History apparates cyclically
Human history, as conceived in Isma’ilism, operates cyclically. According to this typological view, the epoch of the great prophets mirrors the cosmological paradigm, unfolding to recover the equilibrium and harmony inherent in the divine pattern of creation. Prophets and, after them, their appointed successors, the Imams, have as their collective goal the establishment of a just society. The essence of governing in such a society is not mere juridical order but rather an integrated vision of equilibrium was individuals mature intellectually and spiritually, through right action and knowledge. The function of the Prophet is to imitate the cycle for human society and the Imams to complement and interpret the teaching to sustain the order at the social and individual levels. The metaphors of Ismai’li though evoke a qiyamah (from the Qur’an) (For a discussion of the ta’wil of the Qur’anic concept of Resurrection, see Nasir al- DinTusi, Tasawwurat, ed. and trans. W. lvanow (Leiden, 1950): 66-71.) not simply as the ultimate day of judgment or resurrection but also as the constantly recurring moment in history, which connects the cosmic, natural order with the social and with the individual’s pursuit of personal salvation.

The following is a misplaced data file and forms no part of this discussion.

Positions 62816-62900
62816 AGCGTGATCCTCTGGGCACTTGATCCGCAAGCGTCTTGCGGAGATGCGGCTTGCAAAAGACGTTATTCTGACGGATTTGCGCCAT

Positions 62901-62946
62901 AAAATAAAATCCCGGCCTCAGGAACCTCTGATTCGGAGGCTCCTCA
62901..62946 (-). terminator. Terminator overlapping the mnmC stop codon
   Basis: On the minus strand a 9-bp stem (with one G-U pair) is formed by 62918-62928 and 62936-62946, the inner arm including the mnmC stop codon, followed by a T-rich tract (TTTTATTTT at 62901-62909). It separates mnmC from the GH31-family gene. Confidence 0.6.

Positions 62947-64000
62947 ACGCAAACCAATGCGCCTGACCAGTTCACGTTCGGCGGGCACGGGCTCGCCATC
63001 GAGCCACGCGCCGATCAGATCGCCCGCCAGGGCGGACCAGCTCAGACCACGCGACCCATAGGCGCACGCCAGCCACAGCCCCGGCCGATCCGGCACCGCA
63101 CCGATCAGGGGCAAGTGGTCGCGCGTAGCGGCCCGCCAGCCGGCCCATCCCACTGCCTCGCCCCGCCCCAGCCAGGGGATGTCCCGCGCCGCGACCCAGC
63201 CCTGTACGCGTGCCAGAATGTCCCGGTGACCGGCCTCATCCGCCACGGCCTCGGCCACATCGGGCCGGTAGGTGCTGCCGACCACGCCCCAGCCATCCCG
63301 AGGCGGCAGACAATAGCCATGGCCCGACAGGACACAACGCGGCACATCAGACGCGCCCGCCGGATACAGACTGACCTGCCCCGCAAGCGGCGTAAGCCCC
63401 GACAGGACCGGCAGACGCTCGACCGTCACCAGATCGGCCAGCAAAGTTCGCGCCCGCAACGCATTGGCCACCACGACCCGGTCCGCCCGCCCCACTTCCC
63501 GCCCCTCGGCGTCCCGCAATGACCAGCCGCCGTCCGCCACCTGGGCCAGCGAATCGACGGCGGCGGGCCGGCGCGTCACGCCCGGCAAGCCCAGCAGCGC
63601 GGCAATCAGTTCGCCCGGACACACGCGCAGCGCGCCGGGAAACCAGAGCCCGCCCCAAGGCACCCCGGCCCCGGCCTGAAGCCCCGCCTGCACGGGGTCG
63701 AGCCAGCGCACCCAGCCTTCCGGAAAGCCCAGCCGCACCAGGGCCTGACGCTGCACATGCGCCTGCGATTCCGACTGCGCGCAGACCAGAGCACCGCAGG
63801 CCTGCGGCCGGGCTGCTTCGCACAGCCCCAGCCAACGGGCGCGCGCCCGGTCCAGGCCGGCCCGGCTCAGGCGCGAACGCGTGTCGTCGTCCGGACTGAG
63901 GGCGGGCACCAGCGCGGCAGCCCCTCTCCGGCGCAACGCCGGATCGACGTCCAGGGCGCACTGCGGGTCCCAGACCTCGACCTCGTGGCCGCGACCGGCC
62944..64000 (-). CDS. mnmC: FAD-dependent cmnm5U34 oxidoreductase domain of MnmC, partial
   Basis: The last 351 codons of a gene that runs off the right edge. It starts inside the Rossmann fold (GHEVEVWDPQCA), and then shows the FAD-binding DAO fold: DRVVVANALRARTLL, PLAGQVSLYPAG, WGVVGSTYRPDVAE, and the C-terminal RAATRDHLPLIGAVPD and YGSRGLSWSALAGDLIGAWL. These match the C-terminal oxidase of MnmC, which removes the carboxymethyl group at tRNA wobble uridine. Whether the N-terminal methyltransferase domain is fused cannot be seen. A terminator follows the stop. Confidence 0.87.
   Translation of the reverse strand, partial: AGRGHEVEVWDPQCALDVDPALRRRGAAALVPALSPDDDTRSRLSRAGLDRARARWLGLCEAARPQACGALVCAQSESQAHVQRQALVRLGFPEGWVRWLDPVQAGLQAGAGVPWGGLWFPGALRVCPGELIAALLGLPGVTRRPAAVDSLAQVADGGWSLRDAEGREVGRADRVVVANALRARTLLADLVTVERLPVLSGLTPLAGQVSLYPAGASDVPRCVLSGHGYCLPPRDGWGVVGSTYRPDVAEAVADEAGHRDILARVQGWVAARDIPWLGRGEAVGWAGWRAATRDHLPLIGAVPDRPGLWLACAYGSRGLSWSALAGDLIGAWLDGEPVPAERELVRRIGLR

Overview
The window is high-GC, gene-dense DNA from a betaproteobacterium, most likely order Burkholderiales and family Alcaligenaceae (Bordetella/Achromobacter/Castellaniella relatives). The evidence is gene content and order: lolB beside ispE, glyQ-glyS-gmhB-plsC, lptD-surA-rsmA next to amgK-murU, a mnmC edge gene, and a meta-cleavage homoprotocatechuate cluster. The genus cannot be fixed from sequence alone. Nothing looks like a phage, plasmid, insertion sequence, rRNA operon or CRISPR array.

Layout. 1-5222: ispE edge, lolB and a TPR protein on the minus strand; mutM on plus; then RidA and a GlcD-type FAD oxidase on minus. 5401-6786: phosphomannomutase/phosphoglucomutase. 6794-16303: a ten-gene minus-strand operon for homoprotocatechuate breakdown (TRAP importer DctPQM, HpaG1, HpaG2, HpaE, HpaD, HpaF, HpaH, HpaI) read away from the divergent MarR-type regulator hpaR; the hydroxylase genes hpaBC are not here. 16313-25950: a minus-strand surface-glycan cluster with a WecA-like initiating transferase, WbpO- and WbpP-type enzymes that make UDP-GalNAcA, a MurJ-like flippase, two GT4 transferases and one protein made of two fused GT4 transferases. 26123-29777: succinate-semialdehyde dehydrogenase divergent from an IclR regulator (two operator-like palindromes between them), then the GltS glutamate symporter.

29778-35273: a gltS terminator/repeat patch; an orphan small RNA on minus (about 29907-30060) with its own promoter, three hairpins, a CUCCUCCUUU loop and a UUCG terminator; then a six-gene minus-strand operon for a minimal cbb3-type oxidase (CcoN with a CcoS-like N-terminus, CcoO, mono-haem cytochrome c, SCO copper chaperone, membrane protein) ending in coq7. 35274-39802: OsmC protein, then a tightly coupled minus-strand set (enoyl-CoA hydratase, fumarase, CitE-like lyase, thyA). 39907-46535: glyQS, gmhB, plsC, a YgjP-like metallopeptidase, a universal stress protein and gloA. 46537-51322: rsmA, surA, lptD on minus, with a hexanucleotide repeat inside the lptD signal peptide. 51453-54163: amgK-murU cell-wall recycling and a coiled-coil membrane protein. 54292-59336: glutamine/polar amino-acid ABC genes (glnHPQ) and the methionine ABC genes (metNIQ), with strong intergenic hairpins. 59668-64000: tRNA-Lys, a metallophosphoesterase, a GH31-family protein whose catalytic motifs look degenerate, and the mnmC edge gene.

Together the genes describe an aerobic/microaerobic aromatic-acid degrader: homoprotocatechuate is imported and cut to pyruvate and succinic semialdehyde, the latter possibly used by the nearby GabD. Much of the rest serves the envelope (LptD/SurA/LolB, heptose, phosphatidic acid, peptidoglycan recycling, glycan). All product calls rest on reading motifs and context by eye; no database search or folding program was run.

As Nadir –i-Khusraw, the best known of the Ismai’li writers in Persian, states in passage paraphrased by Corbin: Time is eternity measured by movements of the heavens, whose names is day, night, month. year, Eternity is Time not measured, having either beginning nor end ..The cause of Time is Soul of the World…..it is not in time, for time is in the horizon of the soul as its instrument, as the duration of the living mortal who is “ the shadow of the soul”, while eternity is the duration of the living immortal –that is say of the Intelligence and of the Soul.( Corbin, Cyclical Time and Isma’ili Gnosis, trans. R. Mannheim and j. Morris (London, 1983):33.)

This synthesis of times as cycle and times as arrow, to borrow a phrase from the scientist Stephen Jay Gould, lies at the heart of an Isma’ili philosophy of active engagement in the world.

Sources

History of Islamic philosophy – seyyed Hossein Nasr- pages:149to153